There are many different career paths within the field of law. One of the most popular areas of law to work in is Personal Injury. However, you do not have to be a lawyer to work in injury law. One of the most important positions within injury law firms is that of the paralegal. While paralegals do not practice law, they play a vital role within the legal team and are valuable assets within any law firm.
We have gathered together some of the key ways paralegals are an indispensable asset to any injury law firm:
Paralegals must be effective communicators to be successful at their jobs. Whether interviewing a new client, contacting an expert, or taking the statement of a witness, the majority of a paralegal’s time is spent communicating with others. In addition, the paralegal serves as the lawyer’s right-hand, and must acts as a liaison between clients, experts, opposing counsel, and their supervising attorney.
In addition, paralegals must have excellent writing skills. Litigation paralegals are responsible for drafting correspondence, pleadings, discovery, motions, briefs, legal memorandums, and other documents. These can range from simple to complex.
Geared Skill Set
Paralegals are required to possess a specific set of skills to be successful in their field. Paralegals must be organized and multi-taskers, who can prioritize and work efficiently in a fast-paced environment. Paralegals have a long list of responsibilities that can be tedious and mundane, while others are high-level tasks that are more important and interesting.
Depending on the size of the injury law firm and how much experience the paralegal possess, he or she could:
- Interview potential clients
- Provide customer service to existing clients
- Communicate on behalf of attorney
- Compile discoveries
- Organize case files
- Draft pleadings and correspondence
- Order medical records
- Review incoming records
- Draft demands
- Review witness lists
Research is another core paralegal skill. There are many different legal research methods, from traditional work done at a law library to Internet research and legal research databases. In addition to conducting effective research, paralegals must learn to analyze case facts and properly cite legal authority.
Like attorneys, paralegals focus on area of the law. Personal injury paralegals often have specialized knowledge within the injury field that sets them apart from other paralegals. Those who work in the injury field should have enough medical knowledge to handle the medical aspects of a case, such as ascertaining which medical records and bills need to be obtained, medical terminology, and how to prepare medical chronologies, medical expense itemizations, deposition summaries and demand packages.
In addition, many injury paralegals are familiar with prescription medications and how they relate to the client’s claim. Many are also familiar with human anatomy and various types of injuries, such as those that pose permanent implications or may necessitate future surgery or lifelong expenses.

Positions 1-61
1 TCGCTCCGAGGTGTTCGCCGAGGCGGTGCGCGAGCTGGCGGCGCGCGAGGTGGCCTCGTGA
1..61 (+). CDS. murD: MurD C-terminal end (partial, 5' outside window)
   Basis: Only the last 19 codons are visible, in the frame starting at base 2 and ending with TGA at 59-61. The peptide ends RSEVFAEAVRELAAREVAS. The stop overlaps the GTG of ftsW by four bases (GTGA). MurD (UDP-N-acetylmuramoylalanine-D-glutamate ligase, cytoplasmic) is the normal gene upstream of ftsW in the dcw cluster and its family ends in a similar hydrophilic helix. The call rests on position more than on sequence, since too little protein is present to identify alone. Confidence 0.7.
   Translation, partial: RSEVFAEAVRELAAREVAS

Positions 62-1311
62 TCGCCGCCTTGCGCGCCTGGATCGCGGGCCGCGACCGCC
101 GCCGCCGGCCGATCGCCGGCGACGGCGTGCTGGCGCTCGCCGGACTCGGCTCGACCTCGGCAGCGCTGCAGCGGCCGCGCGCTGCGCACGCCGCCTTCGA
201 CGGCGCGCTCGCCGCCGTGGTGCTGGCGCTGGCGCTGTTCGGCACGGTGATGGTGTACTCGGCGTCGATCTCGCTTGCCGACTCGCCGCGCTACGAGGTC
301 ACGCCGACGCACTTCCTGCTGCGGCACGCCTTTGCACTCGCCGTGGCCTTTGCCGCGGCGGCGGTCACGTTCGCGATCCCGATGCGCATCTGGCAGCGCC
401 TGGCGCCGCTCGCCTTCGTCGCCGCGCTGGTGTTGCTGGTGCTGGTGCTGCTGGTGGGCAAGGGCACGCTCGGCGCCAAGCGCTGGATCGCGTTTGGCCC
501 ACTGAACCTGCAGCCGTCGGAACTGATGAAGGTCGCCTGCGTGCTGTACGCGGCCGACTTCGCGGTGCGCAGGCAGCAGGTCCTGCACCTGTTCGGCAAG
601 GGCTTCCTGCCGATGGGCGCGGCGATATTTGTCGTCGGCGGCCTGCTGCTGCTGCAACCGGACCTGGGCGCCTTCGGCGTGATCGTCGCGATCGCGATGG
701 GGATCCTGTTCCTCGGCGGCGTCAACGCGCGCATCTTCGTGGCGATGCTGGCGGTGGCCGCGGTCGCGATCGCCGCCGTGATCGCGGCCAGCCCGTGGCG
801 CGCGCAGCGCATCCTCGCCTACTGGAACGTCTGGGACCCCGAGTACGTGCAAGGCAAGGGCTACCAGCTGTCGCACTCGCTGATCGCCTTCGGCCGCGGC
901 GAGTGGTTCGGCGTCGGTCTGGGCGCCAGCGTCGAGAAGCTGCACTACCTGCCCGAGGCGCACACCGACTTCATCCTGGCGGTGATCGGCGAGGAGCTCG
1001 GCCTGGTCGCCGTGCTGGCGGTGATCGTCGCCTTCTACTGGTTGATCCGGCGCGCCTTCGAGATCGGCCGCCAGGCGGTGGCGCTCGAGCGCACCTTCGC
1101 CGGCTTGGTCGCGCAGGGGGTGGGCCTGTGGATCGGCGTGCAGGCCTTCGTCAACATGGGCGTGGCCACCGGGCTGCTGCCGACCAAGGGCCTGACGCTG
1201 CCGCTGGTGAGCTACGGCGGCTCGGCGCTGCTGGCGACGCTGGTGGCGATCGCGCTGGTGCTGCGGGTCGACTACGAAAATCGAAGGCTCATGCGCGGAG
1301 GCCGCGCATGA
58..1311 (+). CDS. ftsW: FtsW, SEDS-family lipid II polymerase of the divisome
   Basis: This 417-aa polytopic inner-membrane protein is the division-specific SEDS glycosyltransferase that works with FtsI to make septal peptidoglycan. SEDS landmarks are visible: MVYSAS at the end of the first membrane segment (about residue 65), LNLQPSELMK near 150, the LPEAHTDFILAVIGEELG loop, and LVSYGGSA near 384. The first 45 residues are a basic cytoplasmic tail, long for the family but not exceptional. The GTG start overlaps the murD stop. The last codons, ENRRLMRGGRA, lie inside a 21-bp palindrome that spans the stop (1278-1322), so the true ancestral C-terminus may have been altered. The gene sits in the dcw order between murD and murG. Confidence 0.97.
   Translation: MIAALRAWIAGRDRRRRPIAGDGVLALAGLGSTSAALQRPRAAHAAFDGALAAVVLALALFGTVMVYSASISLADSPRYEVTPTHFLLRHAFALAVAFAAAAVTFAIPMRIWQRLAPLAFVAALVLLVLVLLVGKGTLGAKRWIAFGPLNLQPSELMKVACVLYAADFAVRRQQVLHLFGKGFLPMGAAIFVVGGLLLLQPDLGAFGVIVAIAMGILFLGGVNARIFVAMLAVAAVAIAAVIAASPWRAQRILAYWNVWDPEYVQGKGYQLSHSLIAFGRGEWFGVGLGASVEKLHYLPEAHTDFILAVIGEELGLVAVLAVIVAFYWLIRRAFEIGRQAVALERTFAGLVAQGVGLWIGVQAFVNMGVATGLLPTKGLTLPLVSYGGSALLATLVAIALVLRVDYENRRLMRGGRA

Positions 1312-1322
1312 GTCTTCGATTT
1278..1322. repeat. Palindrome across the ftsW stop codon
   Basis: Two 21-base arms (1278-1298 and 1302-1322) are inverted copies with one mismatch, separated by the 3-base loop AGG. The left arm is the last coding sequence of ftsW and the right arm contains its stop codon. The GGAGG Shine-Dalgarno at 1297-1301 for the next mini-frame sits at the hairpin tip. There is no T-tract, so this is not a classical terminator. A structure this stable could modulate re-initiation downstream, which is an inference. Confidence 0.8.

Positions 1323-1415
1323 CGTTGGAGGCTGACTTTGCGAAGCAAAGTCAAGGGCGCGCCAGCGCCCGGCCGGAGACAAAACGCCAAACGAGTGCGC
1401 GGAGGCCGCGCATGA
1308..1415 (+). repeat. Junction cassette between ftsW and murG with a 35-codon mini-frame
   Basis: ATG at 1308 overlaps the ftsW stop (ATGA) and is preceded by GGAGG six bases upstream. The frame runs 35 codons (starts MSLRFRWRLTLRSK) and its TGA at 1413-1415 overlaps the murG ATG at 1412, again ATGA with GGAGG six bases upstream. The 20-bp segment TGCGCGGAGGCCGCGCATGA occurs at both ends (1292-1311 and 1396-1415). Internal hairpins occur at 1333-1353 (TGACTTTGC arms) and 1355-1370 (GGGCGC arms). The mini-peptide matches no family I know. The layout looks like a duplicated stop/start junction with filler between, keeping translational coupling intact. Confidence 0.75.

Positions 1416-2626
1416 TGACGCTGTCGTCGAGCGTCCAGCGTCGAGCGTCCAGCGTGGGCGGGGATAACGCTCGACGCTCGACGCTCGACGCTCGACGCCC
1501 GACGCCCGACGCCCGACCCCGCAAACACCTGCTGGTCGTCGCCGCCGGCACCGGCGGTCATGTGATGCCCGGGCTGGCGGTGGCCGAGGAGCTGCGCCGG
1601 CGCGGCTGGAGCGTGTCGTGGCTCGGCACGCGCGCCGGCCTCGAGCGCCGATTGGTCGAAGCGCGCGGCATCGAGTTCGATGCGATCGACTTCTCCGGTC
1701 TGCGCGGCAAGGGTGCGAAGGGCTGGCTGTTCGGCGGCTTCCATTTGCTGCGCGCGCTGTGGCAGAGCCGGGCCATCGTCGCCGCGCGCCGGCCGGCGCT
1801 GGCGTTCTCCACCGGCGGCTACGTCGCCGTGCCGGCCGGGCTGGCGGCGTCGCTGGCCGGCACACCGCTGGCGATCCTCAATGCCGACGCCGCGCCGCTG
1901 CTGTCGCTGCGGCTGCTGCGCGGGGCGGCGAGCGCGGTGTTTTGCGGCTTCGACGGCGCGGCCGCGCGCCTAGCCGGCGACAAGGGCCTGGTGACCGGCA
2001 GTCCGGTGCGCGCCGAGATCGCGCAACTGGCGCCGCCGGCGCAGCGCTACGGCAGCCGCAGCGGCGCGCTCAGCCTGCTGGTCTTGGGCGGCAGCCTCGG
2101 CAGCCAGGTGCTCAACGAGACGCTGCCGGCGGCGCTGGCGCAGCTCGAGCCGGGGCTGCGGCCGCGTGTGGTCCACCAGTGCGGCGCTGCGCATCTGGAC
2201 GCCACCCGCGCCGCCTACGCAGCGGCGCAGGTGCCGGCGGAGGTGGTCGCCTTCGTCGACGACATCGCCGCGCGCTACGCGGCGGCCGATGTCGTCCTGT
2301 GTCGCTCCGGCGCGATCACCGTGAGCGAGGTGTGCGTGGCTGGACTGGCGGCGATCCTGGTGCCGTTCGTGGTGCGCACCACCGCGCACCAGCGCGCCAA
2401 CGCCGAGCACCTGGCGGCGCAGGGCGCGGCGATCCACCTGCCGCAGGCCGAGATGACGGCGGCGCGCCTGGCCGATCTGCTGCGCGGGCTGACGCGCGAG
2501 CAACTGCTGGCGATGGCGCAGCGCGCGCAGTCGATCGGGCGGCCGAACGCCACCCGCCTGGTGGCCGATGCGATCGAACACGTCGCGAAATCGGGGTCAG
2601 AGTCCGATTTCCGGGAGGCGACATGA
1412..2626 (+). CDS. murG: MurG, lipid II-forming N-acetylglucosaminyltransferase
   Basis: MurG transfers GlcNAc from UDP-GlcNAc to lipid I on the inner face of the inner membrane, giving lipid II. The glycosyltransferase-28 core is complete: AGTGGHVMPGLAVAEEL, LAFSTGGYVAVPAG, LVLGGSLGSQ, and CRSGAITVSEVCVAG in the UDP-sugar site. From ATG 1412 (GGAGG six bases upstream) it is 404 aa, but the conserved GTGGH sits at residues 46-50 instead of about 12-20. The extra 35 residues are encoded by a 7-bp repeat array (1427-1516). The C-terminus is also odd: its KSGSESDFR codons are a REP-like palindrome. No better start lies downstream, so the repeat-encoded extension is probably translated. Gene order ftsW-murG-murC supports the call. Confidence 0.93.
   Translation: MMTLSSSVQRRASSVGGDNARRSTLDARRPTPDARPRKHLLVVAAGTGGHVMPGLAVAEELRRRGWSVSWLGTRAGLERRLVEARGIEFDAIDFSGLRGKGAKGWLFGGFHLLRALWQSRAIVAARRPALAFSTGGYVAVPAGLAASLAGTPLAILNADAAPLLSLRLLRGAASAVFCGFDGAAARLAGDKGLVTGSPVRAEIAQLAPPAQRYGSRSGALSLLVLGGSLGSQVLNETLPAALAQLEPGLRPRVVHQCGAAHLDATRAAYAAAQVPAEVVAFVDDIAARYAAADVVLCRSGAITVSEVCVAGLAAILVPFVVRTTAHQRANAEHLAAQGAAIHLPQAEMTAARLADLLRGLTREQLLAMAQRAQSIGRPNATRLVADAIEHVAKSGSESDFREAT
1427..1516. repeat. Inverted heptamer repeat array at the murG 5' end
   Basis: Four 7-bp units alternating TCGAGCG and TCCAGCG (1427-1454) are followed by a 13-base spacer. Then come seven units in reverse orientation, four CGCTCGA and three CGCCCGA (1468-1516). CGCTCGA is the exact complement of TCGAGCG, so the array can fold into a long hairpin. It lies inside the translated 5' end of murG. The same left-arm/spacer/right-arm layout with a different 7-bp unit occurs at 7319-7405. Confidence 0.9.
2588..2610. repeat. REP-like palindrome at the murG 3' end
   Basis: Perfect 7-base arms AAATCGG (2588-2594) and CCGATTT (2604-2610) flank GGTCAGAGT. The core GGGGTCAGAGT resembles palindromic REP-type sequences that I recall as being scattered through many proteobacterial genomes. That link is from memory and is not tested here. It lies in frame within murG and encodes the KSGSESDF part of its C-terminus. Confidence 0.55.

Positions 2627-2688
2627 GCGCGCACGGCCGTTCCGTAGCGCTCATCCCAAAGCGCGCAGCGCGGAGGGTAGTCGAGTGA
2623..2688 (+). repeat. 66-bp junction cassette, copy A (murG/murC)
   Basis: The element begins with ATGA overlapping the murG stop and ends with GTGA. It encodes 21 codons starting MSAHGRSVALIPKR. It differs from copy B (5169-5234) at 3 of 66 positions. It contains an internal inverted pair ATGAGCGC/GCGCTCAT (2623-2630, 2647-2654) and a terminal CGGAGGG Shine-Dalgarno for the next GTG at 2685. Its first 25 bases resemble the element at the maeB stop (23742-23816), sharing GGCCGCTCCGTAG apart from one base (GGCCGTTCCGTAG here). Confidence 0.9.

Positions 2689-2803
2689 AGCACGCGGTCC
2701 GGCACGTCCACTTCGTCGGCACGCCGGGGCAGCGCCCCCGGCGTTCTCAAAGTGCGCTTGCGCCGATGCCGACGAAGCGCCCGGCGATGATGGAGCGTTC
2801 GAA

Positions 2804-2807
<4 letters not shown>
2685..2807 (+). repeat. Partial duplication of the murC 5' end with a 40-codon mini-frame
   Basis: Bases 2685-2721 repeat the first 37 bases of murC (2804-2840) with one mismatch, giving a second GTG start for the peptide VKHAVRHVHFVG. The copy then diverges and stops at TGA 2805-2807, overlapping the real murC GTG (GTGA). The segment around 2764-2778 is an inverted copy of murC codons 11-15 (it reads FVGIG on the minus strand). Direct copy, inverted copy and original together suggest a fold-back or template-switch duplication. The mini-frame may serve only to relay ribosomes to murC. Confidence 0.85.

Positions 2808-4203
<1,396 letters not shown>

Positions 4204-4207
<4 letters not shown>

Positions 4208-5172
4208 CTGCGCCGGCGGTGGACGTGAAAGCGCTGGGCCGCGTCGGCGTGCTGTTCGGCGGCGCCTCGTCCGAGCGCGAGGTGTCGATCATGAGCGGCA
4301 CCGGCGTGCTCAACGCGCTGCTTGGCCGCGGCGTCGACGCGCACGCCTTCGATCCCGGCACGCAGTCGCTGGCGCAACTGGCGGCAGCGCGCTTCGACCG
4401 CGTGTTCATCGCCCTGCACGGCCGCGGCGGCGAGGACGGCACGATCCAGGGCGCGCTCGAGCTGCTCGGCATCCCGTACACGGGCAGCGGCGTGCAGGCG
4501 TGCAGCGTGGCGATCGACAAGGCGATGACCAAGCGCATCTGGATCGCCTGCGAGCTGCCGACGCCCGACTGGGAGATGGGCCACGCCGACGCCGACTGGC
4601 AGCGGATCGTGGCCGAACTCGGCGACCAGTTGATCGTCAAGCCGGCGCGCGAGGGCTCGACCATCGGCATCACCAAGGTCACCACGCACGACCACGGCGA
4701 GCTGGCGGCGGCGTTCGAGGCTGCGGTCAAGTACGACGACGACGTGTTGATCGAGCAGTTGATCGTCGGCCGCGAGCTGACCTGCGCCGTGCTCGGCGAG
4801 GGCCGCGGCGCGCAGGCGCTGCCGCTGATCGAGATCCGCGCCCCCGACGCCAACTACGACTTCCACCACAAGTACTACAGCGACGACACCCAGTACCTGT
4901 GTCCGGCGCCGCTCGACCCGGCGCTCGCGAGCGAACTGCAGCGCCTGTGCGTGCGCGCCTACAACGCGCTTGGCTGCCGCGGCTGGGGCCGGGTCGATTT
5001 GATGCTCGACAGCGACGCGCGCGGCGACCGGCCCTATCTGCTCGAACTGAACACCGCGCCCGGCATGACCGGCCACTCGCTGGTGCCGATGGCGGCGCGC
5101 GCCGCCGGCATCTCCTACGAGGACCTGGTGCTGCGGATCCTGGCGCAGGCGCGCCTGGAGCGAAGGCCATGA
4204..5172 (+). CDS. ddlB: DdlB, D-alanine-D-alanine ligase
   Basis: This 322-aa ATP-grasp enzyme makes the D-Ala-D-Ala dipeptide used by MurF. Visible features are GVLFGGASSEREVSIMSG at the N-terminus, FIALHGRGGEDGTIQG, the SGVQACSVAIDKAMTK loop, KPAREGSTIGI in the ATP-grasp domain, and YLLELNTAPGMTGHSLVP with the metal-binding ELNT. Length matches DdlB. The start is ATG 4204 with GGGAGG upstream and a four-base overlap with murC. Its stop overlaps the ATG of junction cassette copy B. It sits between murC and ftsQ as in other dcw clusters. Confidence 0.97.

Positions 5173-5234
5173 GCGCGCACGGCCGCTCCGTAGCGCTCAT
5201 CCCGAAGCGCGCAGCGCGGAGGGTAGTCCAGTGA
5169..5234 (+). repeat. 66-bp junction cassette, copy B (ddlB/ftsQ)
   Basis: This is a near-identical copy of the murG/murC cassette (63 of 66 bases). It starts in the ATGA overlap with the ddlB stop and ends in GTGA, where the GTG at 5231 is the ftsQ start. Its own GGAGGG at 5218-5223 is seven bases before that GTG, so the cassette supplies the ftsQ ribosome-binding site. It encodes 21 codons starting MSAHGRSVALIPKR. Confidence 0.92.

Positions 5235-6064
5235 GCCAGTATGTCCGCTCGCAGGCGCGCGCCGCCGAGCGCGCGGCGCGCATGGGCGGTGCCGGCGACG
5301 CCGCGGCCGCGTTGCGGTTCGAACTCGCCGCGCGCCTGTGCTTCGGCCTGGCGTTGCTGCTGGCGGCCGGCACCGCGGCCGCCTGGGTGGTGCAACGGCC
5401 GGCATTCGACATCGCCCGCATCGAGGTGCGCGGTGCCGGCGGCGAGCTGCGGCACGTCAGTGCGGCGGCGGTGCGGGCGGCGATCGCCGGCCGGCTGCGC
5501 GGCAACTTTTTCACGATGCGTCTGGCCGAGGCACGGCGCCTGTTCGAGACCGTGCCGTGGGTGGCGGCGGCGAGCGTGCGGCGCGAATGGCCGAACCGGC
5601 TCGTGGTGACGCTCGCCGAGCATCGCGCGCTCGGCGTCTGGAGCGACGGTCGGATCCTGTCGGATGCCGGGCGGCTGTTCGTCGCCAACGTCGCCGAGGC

Personal injury paralegals must also become well-versed in the trial process. Paralegals play an important role in trial preparation and the actual trial process itself.
Important tasks a paralegal may be called to do include:
- Witness preparation
- Preparing voir dire outlines, opening and closing statements, and witness outlines
- Determine what exhibits will be utilized
- Ensure exhibits are properly prepared and available when needed
Paralegals must be good team players. The delivery of legal services is a complex process that requires a team of individuals with multiple skills. To provide quality and cost-effective service, paralegals are often important members of this team. Paralegals form part of a larger legal team comprised of associates, partners, fellow paralegals, legal secretaries, and more. In addition to working as an effective team member, paralegals must also work collaboratively with outside parties, such as clients, opposing counsel, experts, and witnesses.
The injury law field offers individuals a unique opportunity to help others. Depending on the area a paralegal works in, he or she would help injured plaintiffs receive compensation for their losses. This type of work tends to attract those who care about others and want to help.
The Right Education
In addition to the skills, knowledge, and experience listed above, injury law paralegals often have formal training through an ABA approved paralegal studies program. These specialized programs help students develop proper written and oral communications skills, gain knowledge of conducting research, and even specialize in personal injury or other field of law. In addition to formal education, such as a four-year program, paralegals can earn a certificate. Certification is not required to practice as a paralegal, but many earn this extra certification to have an edge in the job market. Certification establishes an expected level of competency, which sets these earners apart from other paralegals. Paralegals who complete programs approved through the American Bar Association will have the skills needed to be a successful, effective, and indispensable member of any legal team.